The fluorescence quenching of AuNCs-BSA in the presence of [Cu.sup.2+] was attributed to the binding of [Cu.sup.2+] on to the BSA used for stabilizing the gold nanocluster, which enabled the paramagnetic [Cu.sup.2+] to prompt intersystem crossing of the excited electron from the gold cluster and consequently decreased the fluorescence intensity [16]. A control experiment showed that GSH had no influence on the fluorescence spectrum of AuNCs-BSA in the absence of [Cu.sup.2+], indicating that the fluorescence recovery induced by adding GSH to the AuNCs-BSA-Cu system resulted from the interaction between GSH and [Cu.sup.2+]. GSH, a natural tripeptide that consists of glutamate, cysteine, and glycine, contains various coordinating function groups such as carboxyl, amido, sulfydryl, and acylamino, which facilitates its molecules to form complexes with metal ions. GSH was replaced by glutamic acid, cysteine, and glycine, respectively, to observe the change in fluorescence properties of the AuNCs-BSA-Cu system and identify the binding site on GSH for [Cu.sup.2+]. It is apparent in Figure 1 that the fluorescence intensity restored by cysteine was close to that by GSH at the same concentration and much stronger than that by glycine or glutamic acid. Considering the facts that [Cu.sup.2+] is characterized by a strong affinity for SH residues and among the three amino acids constituting GSH only cysteine has a sulfydryl, we speculate that GSH recovers the copper-quenched fluorescence of AuNCs-BSA by coordinating the bound [Cu.sup.2+] in the BSA molecule used for stabilizing the gold nanocluster through its sulfydryl.

3.2. Optimization of Conditions for GSH Sensing. Concentration dependent effects of AuNCs-BSA and [Cu.sup.2+] on the detection of GSH were investigated. High concentrations of [Cu.sup.2+] were required for high fluorescence quenching efficiency at high concentrations of AuNCs-BSA, which means low detection sensitivity for GSH. On the other hand, too low a concentration of [Cu.sup.2+] would increase background fluorescence and narrow the allowing quantitative range of GSH due to low fluorescence quenching ability. In a solution with a total volume of 5 mL, 250 [micro]L AuNCs-BSA and 60 [micro]M [Cu.sup.2+] were finally selected for GSH sensing.

The acid effect on the sensing system was studied over a pH range from 6 to 11. When the pH value increased in the tested range, diminutive change in the fluorescence intensity of AuNCs-BSA was observed, whereas the fluorescence intensity of the AuNCs-BSA in the presence of [Cu.sup.2+] increased, indicating the fluorescence quenching efficiency of [Cu.sup.2+] decreased with increasing of the pH value. It was also observed that the fluorescence recovering efficiency of GSH changed with the pH value. The fluorescence quenching and recovering efficiency are represented with [F.sub.0]/[F.sub.1] and [F.sub.2]/[F.sub.1] respectively, where [F.sub.0] and [F.sub.1] correspond to the fluorescence intensity of the AuNCs-BSA in the absence and presence of [Cu.sup.2+], respectively. [F.sub.2] represents the fluorescence intensity of the AuNCs-BSA in the presence shown in Figure 2, the fluorescence recovering efficiency of GSH is stabilized and maximized at physiological pH. The HEPES buffer solution was finally employed to adjust the pH of solutions used in the measurement to 7.2.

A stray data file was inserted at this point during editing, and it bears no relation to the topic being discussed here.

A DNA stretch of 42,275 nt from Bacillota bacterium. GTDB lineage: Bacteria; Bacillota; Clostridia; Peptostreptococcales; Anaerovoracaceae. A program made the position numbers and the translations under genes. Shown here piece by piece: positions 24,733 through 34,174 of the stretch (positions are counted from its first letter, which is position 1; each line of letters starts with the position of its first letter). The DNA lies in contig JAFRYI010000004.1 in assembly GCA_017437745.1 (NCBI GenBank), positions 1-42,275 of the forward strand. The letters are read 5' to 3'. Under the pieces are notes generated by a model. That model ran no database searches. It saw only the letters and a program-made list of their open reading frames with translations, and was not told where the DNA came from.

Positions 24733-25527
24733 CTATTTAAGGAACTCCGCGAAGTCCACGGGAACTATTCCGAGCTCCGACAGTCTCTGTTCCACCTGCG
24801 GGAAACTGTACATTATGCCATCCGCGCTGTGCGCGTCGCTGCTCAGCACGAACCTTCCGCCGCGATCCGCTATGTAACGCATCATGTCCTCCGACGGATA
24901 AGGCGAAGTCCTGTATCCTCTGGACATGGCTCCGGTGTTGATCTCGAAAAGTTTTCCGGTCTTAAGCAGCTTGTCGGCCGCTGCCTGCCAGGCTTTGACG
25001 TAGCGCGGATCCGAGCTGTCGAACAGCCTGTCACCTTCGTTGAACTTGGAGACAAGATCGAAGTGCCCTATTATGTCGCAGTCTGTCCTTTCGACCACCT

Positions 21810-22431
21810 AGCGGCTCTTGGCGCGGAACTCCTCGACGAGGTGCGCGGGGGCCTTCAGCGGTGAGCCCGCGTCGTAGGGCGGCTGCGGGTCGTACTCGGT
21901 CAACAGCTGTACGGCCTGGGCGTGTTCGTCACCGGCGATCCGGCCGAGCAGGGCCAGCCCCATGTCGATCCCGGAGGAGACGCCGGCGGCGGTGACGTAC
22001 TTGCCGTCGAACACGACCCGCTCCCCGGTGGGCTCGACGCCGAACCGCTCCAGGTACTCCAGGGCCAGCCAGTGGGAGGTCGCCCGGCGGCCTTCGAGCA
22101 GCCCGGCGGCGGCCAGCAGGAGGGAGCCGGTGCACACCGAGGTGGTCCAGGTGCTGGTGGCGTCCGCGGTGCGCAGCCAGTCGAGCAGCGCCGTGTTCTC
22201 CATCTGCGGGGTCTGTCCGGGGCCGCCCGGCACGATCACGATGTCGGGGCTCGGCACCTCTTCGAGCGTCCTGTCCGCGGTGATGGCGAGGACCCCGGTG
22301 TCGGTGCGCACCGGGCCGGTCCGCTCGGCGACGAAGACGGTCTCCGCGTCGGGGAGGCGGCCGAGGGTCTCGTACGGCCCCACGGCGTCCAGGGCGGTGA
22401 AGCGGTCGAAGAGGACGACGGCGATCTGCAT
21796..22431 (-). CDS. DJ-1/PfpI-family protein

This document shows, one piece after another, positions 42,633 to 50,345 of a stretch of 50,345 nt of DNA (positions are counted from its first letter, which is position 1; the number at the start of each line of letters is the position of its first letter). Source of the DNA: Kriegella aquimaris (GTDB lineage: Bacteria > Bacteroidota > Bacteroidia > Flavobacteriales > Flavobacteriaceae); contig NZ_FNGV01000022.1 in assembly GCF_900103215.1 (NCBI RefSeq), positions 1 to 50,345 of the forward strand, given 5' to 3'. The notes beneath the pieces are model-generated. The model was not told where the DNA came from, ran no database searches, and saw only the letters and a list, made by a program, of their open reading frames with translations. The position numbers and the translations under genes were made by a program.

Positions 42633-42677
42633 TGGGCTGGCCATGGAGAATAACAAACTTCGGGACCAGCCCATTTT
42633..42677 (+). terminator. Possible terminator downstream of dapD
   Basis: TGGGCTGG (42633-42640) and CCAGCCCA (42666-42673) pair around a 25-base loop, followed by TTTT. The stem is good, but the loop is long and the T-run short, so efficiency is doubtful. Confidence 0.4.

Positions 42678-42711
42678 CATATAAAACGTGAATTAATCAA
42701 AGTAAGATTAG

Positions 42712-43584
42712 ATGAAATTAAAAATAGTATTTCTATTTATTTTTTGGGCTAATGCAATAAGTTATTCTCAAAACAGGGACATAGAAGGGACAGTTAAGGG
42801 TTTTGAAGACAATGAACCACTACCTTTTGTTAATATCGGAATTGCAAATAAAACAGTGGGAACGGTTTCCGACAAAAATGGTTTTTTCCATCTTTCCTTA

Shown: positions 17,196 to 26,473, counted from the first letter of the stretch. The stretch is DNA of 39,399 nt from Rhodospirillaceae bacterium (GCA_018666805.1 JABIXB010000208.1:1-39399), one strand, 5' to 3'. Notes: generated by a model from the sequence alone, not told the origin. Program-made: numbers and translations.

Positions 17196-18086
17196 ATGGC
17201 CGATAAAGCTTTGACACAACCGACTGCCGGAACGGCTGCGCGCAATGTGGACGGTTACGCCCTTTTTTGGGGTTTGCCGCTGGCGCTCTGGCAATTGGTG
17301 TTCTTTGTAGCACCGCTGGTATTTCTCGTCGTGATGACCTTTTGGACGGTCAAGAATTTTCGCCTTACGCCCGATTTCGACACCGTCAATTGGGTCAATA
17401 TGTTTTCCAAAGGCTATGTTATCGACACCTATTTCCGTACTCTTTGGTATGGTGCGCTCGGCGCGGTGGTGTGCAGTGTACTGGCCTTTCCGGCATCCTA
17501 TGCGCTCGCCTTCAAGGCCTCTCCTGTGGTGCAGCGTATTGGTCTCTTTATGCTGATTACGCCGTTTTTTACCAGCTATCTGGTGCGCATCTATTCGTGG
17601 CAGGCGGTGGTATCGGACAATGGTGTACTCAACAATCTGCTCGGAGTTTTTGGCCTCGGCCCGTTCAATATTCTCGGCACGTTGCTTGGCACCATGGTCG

Time-dependent fluorescence signals of the sensing system were observed. The change in fluorescence properties of AuNCs-BSA in the absence and presence of [Cu.sup.2+] was not obvious within 30 minutes. However, the fluorescence intensity of the AuNCs-BSA in the presence of [Cu.sup.2+] and GSH slowly decreased with time, and thus the fluorescence recovering efficiency decreased with time (Figure 3). Therefore, the fluorescence of the sensing system should be measured immediately upon adding GSH to the solution of AuNCs-BSA in the presence of [Cu.sup.2+].

3.3. Selectivity and Sensitivity for GSH Sensing. Although the presence of [Pb.sup.2+], [Co.sup.2+], or [Ni.sup.2+] with the same concentration of [Cu.sup.2+] (60 [micro]M) showed a quenching effect on the fluorescence of the AuNCs-BSA, their quenching efficiencies were much lower than that of [Cu.sup.2+] (Figure 4). The degree of interference of other metal ions, including [K.sup.+], [Ca.sup.2+], [Mg.sup.2+], [Zn.sup.2+], [Cd.sup.2+], [Mn.sup.2+], and [Fe.sup.2+], for the detection of GSH was further investigated. On the basis of a relative error range from -5% to 5% in detecting 50 [micro]M GSH, the tolerance concentrations were as follows: 1mM for [K.sup.+], [Ca.sup.2+], [Mg.sup.2+], 500 [micro]M for [Zn.sup.2+], [Mn.sup.2+], [Cd.sup.2+], and 100 [micro]M for [Fe.sup.2+]. Some amino acids were also used to evaluate the selectivity of the sensing system. As shown in Figure 5, only cysteine could result in significant fluorescence recovery of the AuNCs-BSA, whereas no obvious changes in the quenched fluorescence were observed in the presence of other amino acids such as glycine, lysine, proline, glutamic acid, tryptophan, and phenylalanine at the same concentration of GSH (50 [micro]M).

Under the optimum detection conditions, the relationship between the fluorescence recovering efficiency ([F.sub.2]/[F.sub.1]) and the concentration of GSH over the range from 10 [micro]M to 400 [micro]M could be expressed by a linear equation ([R.sup.2] = 0.996), [F.sub.2]/[F.sub.1] = 0.0063[C.sub.GSH] + 1.09 (Figure 6). The limit of detection for GSH was calculated to be 1.2 [micro]M.

3.4. Application. Commercial reduced glutathione tablets and reduced glutathione powder for injection were employed as practical samples to evaluate the applicability of the GSH sensor developed here. The recovery and relative standard deviation obtained with a standard addition method through five parallel tests are presented in Table 1.

4. Conclusions

We found that GSH restored effectively the copper-quenched fluorescence from the AuNCs-BSA and therefore develop a new fluorescence "turn-on" sensor for GSH detection. The sensor shows advantages such as fast and sensitive response to GSH, simplicity in preparation and usage, and environmental friendliness. The recovery and precision obtained from commercial GSH drug products indicate the potential application of the GSH sensor.